Tuesday, 29 December 2015

A Walk into the New Year

A Walk into the New Year

The Last Week of 2015: 

in which to pause and contemplate

The hills that are beginning to bleach, while green still holds sway into the distance

The spaces which are maintained for our pleasure

This is the time of year that the television is full of 'that-is-the-year-that-was' programs, or 'this-is-the-year-to-come' shows. I too am pondering the immediate past (25 for xmas lunch - successful even though the temperatures rose to 33); and the longer past (3 months in Greece and 7 months here in Australia).

Lots has happened, good and bad, exciting and frustrating (but mostly good and exciting!)

Holidays: Home and Away

This week, between Christmas and New Year, offers a time between 2015 and 2016 to ponder the year gone and the one to come. 

It is also a time when most Australians leave the towns and drive off to holiday in some seaside town or other but some come to the hills.

Here in Emerald you find B&Bs and holiday-lets

And though many have left for the beaches the village is still welcoming visitors.

For us our 'holiday' is taken when we travel from one home to another, from one village to another. We move between the green hills and tall trees in Emerald to the Greek island where the hills are bare and the trees stunted, but, the seas sparkle all around.

Many local homes are blessed with huge trees, and distant views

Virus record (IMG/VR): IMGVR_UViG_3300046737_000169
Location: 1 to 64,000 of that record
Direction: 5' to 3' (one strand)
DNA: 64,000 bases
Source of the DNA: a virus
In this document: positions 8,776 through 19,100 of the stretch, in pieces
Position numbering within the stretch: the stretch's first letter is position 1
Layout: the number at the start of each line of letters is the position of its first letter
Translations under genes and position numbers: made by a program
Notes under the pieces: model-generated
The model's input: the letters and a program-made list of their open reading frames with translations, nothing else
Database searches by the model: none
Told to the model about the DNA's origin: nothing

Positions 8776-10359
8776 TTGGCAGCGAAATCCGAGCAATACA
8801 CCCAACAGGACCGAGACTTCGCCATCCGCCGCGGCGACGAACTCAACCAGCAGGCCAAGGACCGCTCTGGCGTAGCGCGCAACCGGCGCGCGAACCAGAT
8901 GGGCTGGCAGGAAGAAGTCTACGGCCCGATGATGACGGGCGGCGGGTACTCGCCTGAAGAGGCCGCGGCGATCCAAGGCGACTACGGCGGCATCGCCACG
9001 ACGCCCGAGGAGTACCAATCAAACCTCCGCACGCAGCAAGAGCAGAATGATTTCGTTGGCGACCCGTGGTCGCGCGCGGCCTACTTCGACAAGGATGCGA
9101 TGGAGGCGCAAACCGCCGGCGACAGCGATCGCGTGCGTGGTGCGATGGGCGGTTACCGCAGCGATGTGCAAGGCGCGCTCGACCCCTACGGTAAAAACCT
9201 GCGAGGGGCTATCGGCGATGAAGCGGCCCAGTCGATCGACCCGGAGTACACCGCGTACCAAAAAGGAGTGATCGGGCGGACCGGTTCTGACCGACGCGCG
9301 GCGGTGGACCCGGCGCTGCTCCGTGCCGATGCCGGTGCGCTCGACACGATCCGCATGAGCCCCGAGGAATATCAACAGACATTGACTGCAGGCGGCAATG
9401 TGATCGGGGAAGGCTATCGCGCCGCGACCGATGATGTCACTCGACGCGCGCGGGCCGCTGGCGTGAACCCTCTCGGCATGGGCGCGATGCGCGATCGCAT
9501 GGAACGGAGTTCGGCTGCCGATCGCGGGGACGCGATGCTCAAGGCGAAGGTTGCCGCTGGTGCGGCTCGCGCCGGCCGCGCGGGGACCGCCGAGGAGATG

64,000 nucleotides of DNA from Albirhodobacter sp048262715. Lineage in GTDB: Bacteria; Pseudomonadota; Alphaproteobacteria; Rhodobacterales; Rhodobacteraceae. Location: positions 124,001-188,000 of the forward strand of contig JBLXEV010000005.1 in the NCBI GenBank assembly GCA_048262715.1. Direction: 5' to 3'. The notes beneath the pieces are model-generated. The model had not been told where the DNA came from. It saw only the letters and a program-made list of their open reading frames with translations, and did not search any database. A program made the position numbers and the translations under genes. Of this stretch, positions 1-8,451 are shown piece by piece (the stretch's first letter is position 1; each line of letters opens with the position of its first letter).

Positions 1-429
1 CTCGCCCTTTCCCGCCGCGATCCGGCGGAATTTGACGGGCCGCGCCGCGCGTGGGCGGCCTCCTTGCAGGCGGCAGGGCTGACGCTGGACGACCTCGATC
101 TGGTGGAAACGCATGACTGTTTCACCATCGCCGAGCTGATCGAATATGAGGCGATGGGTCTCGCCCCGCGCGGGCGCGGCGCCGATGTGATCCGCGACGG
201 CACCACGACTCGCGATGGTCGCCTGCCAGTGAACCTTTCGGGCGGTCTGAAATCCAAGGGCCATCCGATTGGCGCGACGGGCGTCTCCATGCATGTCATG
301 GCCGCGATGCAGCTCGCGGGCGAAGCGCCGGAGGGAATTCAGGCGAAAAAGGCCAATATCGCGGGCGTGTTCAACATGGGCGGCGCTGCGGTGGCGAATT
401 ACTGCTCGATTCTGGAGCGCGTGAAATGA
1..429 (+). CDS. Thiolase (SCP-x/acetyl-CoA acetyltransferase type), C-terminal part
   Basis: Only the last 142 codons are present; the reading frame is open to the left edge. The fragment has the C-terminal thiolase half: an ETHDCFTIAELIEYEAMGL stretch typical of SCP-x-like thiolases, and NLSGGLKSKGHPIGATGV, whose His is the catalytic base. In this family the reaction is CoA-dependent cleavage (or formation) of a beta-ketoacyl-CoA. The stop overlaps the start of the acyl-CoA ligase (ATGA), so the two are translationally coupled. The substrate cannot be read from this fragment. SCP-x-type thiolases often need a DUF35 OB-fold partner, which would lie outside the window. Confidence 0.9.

Emerald Village

But right now we are in Emerald. This place is fast becoming my 'home' village now that I have lived here and experienced all the seasons. I have come to love those aspects that are particular and unique to this place - often very different to those aspects that make Lemnos special. 

And as I walked today I thought again of some other aspects I appreciate in this place, its history and the care taken by residents and council to keep it still a little jewel of a place.

Wednesday, 9 December 2015

Accommodating Variety in my Australian Garden

 Accommodating Variety in my Australian Garden

If we become gardening philosophers we can see the world in our gardens, and it would be nice to think that we can also learn how to better live in the world about us.

Some time ago I wrote something about how plants that are newcomers arrive in gardens, be they encouraged immigrants or unexpected or even unwanted arrivals. Just recently I've started thinking about the way the gardener accommodates their various plants and makes room for them.

These thoughts came after my last blog about our recent multi-cultural lunch! I began to think that a garden is very much like that dinner party with various ‘cultures’ represented in it. And then, after watching a series on TV about the place of four English Gardens in time and history, I got thinking about how I as a gardener manage to integrate plants from other places into my garden.

The sunken terrace close to the house is my 'theatre', a place that we look out on  and I decorate more dramaticly. 

Sun, Position, Water
I've realised its all about sun, position and water. In my Emerald Garden I basically place plants in places on the garden block in relation to how much sun or how little sun they’ll get as even the sunnies spot only gets 5 hours of sun. But I also note how much shelter they'll get from the strong winds, and how much water I’m able to give them in that position.

Half way down the garden is an arch, covered with clamatis, that divides the areas I water from those I don't.

My garden taps are fed from a large water tank, and the taps are close to the house. So plants that need a lot of sun, but also a lot of water (vegetables, and most flowers for picking) are in a sunny spot where they will get about 5 hours of sun, but also where my hose can reach them.